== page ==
Excerpted from Solving Problems that Matter (and Getting Paid for It): STEM Careers in Social Innovation and Global Sustainable Development and reprinted with permission
We’re living in a unique moment in history in which the problems of poverty have solutions. For the first time, humanity is lifting everyone out of economic degradation. And we are doing it with the extraordinary tools, resources and culture of collaboration that are hallmarks of our age. These are ten reasons why now is the greatest time to work in technology for global development.
#1 The Problems Are Entrenched, Systemic, Life-Threatening, and—Yes, Solvable
Consider the lowly cookstove. Cookstoves are the poster children of design for global development, and they are among the first things that come to mind when the topic is mentioned. Aid organizations have distributed cookstoves to almost one billion people around the world, and there is no sign of slowing the pace.
The stoves save money, trees, and lives, making them a no-brainer for development organizations. But there is one glaring problem. They are meant to replace open cooking fires, but the number of fires worldwide has not changed. In fact, the number of fires is projected to stay the same for the next fifteen years. That is an interesting puzzle, and as you begin to place the pieces, you will see that it intersects with other puzzles in the field of technology for global development. They are the kind of problems that are exciting to the right kinds of scientists and engineers. And now, more than ever before in history, we have the tools to solve them.
To start, we need to know more.
#2 You Can Have a Truly Global Career
In 2009 and 2010 Nathan Johnson, an assistant professor of engineering and computing systems at Arizona State University, set out to learn about cookstove usage. He made four trips to a tiny village in southern Mali called Nana Kenieba, where about half the residents were using stoves. He reported his findings in 2014 in Demand, and I will mention a few of them.
But first, let us let Johnson’s work inspire us for a moment. His commitment to solve the cookstove conundrum took him across the world four times. He has stories, and he has data. The facts he gathered in Mali have spanned the globe through publication in online journals so that the cookstove troubles in a small village can influence research and design worldwide. Johnson has a truly global career, and now is the best time to have one. Travel is cheaper and faster than ever before in history. So is communication. Today, more than ever before, problems are not constrained by geography—and neither are solutions. You do not even have to travel far. Your technical skill and creativity can serve people right in your own country. Good design can serve homeless people, community associations in impoverished neighborhoods, school kids, and even marginalized groups that might be off your radar. For example, the San Francisco–based design firm Catapult leads projects around the world, and they also work right in their home country on Native American reservations that have water shortages.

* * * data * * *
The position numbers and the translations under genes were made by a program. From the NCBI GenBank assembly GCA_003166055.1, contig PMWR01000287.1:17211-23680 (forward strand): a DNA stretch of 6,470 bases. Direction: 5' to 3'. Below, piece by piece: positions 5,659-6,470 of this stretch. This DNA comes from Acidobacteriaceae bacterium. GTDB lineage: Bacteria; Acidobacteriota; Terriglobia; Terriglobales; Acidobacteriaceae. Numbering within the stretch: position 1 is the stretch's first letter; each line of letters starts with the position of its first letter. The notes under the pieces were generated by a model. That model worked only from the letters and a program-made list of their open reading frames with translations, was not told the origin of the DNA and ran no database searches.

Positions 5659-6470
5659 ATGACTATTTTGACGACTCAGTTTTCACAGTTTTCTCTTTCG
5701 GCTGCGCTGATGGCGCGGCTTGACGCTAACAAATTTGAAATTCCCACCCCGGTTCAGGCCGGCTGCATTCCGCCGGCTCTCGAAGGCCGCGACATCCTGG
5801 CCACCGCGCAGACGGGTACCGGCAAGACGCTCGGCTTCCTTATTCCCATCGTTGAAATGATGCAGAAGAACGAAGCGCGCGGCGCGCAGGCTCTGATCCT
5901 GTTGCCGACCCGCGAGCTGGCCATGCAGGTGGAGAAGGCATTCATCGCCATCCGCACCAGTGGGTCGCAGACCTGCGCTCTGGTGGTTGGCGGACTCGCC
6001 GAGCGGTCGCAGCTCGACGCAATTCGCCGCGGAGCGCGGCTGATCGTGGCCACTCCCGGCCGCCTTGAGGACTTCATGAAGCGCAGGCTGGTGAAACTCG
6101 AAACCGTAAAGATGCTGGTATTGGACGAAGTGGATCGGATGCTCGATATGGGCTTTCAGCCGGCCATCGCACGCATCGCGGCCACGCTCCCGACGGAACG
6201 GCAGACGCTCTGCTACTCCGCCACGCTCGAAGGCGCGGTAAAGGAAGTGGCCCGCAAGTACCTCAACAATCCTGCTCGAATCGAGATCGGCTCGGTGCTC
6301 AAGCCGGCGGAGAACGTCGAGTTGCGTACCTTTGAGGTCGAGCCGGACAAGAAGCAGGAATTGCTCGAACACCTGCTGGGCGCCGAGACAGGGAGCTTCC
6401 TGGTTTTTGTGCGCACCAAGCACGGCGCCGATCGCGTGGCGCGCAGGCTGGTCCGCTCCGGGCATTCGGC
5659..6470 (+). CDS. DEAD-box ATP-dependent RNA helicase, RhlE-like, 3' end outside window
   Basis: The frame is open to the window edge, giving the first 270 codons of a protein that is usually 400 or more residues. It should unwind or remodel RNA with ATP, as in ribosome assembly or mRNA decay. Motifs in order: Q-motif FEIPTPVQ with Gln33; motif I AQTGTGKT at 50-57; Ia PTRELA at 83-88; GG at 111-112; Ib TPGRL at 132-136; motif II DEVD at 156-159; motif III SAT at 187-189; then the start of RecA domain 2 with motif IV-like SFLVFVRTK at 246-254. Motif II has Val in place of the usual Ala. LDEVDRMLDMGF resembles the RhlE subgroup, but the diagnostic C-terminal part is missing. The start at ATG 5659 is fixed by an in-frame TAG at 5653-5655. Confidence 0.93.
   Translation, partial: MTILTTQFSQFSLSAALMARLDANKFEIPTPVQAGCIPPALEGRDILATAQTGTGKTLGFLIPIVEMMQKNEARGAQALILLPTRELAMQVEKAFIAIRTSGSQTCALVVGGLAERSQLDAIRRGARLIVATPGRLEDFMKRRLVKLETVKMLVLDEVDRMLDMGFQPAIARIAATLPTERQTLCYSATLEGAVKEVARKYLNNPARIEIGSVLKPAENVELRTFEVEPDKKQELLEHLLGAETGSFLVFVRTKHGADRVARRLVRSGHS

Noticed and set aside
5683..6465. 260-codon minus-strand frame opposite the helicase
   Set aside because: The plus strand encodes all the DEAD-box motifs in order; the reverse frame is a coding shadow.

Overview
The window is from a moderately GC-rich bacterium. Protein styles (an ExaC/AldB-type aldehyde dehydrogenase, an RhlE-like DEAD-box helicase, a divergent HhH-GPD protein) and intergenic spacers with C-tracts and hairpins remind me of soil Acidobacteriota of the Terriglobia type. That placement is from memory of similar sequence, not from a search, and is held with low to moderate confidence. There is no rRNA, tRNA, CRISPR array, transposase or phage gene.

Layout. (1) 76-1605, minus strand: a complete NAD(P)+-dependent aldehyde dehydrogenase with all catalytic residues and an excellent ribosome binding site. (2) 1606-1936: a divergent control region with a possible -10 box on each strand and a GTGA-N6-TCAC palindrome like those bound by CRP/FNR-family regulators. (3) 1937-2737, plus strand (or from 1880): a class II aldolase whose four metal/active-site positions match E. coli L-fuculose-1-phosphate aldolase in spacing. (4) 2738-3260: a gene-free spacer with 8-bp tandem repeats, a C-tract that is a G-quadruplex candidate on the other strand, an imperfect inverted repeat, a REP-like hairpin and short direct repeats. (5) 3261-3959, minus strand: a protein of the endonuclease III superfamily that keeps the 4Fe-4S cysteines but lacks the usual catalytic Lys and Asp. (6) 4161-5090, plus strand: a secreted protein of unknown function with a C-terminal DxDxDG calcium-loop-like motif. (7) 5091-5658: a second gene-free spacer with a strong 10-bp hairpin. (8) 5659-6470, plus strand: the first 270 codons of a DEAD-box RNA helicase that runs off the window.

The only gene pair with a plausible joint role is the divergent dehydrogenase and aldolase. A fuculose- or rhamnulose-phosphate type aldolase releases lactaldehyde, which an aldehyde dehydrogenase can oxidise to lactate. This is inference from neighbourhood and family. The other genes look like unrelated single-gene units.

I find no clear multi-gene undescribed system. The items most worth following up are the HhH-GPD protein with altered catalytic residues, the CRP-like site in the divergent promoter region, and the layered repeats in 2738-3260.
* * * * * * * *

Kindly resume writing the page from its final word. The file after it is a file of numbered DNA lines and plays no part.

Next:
There are opportunities to get involved all around you, which is another reason that now is a great time to take advantage of it.
#3 You Can Apply Engineering Skills in Tandem with Other Disciplines
Engineers are taught to think in systems, and the interesting problems in global development are embedded within complex systems. Cookstoves can represent the best and worst of global development efforts: the best when stoves are designed and distributed with the cooks and their families in mind, the worst when they are stripped of context and dropped in people’s laps.
Johnson’s work restored context to a flawed cookstove program. To do it, he had to cross disciplinary borders and work as something of a social scientist. He conducted interviews, watched people cook, noted cultural habits, and so on. He learned that cooks preferred open fires more than stoves because the fires burn for a longer time unattended. If the cook stepped away for a few minutes, the stoves went out, and it was a hassle to light them again. To a social scientist, that might sound like an opportunity for a public education campaign to promote cultural change and save money with proper stove use. But to an engineer, stoves going out sounds like a design problem. As you are reading this, you might already be thinking of ways to keep stoves burning longer—and that is why your skills are sought in global development. You bring to the table the unique, powerful ability to build something useful.
#4 We Are Awash in Data
Mali is not the only country with a cookstove mystery. Each culture, economy, and ecosystem adds nuance to the ways that people cook and the reasons that they do not use stoves the way we expect them to. To solve the mysteries, we need to know more. Fortunately, we are awash in data. At no other time in history has there been so much information available, and new data is flowing in at what must be an exponential rate. The last few years have seen the rise of monitoring sensors that report on the usage of stoves and just about any other device. And new sensors in development can do things like wirelessly transmit air-quality data from inside kitchens. They test whether the stoves are doing what they are supposed to do, which is to make kitchens less smoky for the cooks.